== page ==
Friday, October 26, 2012

Once Upon a Time When Black Poetry Was Scary

During the late 1960s and 1970s, the fiery rhetoric of black poets was one of the scariest features of African American artistic culture. That was before black poetry calmed down and rap music took over. That was before several black poets were receiving large numbers of prestigious awards and earning appointments at leading universities.

There was this moment when some poets were likely to hurl all manner of insults at white folks and label certain black poets as sellouts.  The sellout charge seemed to stick and hurt people in particular. Even today, you see evidence of people reeling from that pain, or defending those who received the label.

Back then, a poetry reading was in part a black power gathering. Some writers wore dashikis; some wore black panther-like attire. Folks spoke directly and loudly about the ills of anti-black racism, the ugliness of racists, and the threat of undercover enemies within their midst and in the community.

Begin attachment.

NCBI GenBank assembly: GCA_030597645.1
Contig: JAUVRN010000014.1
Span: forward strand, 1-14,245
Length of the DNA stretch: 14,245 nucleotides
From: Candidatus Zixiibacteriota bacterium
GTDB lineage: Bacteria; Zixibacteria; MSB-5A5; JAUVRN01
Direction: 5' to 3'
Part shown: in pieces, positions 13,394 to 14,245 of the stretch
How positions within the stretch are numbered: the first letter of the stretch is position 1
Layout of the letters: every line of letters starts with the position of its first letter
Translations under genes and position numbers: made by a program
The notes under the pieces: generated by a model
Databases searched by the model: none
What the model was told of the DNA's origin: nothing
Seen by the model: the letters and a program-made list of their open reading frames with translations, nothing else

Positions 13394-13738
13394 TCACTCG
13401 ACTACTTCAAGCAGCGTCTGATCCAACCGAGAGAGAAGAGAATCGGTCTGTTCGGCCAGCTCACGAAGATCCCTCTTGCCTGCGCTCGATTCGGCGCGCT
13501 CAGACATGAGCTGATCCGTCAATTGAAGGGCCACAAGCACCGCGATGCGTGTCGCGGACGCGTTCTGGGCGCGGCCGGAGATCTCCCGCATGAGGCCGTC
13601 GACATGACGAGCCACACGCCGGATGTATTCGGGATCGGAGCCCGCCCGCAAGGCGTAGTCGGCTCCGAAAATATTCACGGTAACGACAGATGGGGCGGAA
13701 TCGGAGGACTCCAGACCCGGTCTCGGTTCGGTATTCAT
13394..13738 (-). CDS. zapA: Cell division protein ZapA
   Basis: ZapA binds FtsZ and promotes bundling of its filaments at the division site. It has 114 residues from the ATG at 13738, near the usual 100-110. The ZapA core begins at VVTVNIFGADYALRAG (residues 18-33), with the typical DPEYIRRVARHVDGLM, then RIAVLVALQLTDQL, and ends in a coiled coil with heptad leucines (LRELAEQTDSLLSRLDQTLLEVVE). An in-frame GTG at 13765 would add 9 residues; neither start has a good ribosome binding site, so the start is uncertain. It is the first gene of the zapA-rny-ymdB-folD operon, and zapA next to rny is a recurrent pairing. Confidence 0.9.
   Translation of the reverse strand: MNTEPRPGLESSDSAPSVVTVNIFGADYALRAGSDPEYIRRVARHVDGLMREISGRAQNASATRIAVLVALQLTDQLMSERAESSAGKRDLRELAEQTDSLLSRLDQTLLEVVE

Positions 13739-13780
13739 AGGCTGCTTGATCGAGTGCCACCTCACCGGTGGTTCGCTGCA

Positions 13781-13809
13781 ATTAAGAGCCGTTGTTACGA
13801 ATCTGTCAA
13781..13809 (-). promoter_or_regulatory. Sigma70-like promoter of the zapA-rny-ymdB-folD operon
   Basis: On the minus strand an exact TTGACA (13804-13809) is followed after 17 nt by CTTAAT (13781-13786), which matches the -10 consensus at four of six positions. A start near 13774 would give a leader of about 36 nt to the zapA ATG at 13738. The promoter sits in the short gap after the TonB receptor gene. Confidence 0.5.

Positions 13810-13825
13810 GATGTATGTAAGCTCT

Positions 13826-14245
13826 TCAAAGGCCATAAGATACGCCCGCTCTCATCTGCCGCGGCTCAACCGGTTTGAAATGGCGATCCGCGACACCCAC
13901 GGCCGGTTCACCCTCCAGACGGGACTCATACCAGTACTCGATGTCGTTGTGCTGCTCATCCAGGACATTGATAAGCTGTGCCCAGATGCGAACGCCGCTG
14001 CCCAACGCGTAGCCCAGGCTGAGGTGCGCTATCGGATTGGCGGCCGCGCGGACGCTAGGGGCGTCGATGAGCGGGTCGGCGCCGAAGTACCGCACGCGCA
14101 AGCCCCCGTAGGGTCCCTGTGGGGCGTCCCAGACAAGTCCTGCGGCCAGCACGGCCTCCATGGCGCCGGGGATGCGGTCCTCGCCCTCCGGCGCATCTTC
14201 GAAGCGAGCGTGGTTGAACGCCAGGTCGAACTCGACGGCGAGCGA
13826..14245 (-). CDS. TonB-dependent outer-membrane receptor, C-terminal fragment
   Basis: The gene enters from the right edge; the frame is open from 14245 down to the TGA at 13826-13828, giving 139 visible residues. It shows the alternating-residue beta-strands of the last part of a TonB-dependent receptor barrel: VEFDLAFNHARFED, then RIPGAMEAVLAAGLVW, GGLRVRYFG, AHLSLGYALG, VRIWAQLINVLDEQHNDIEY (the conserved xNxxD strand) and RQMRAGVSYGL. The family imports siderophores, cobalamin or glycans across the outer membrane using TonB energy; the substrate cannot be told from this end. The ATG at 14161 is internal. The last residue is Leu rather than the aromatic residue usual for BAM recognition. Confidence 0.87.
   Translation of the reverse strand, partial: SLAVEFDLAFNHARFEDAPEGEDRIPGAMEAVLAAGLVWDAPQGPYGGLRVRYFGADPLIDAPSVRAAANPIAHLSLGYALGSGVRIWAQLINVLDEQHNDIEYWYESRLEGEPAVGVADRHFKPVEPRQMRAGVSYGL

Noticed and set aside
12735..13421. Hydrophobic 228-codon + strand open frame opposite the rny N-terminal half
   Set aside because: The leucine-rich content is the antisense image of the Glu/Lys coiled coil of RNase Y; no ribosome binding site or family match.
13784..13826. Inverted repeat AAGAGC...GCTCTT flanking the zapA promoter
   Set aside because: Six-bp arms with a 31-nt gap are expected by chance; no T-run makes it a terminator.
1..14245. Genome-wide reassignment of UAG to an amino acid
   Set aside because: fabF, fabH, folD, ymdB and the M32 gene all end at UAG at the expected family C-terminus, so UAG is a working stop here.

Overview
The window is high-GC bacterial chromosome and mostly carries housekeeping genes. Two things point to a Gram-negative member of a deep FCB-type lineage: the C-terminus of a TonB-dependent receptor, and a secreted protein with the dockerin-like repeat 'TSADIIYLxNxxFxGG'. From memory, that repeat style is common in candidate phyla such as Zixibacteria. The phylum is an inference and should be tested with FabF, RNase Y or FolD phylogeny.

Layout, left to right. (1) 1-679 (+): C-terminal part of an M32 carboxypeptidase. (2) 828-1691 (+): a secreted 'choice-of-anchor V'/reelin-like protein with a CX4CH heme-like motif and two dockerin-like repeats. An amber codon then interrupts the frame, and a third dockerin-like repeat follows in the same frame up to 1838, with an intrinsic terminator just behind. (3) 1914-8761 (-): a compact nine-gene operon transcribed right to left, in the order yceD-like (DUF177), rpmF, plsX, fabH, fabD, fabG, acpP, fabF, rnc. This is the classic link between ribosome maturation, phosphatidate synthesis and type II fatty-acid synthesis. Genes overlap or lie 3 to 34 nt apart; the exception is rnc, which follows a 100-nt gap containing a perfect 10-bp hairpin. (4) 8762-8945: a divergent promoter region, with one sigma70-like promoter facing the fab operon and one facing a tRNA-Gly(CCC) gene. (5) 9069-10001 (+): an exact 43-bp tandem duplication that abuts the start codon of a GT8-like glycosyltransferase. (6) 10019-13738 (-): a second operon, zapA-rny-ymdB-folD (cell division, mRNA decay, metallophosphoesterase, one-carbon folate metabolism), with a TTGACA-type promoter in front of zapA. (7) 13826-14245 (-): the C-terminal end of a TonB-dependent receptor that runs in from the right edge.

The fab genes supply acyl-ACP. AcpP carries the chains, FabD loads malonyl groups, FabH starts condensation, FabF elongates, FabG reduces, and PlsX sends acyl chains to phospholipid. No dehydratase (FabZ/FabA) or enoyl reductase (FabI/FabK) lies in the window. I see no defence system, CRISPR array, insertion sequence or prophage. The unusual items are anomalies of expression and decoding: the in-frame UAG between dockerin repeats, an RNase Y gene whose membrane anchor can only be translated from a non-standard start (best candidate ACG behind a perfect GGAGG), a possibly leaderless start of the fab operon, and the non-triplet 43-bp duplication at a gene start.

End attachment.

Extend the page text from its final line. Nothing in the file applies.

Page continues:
At least one poet, Amiri Baraka, was arrested and convicted for charges of inciting violence and other crimes during a riot. The charges were eventually overturned, but not before Baraka served some time in jail. Even beyond that incident, Baraka was famous or infamous for his scary pronouncements and activity, including the cover of his book Black Magic Poetry, 1961-1967, with a book cover featuring the image of a blond-haired voodoo doll with pins sticking through it.    

But times change. Few of my students ever express feeling intimidated by black poetry, unless they are speaking of the fear associated with analyzing and writing about challenging language. When I begin sharing stories about the scary nature of black arts poetry, my students will likely only think I'm telling ghost stories.

A Notebook on Fear of Language  

A Notebook on Amiri Baraka

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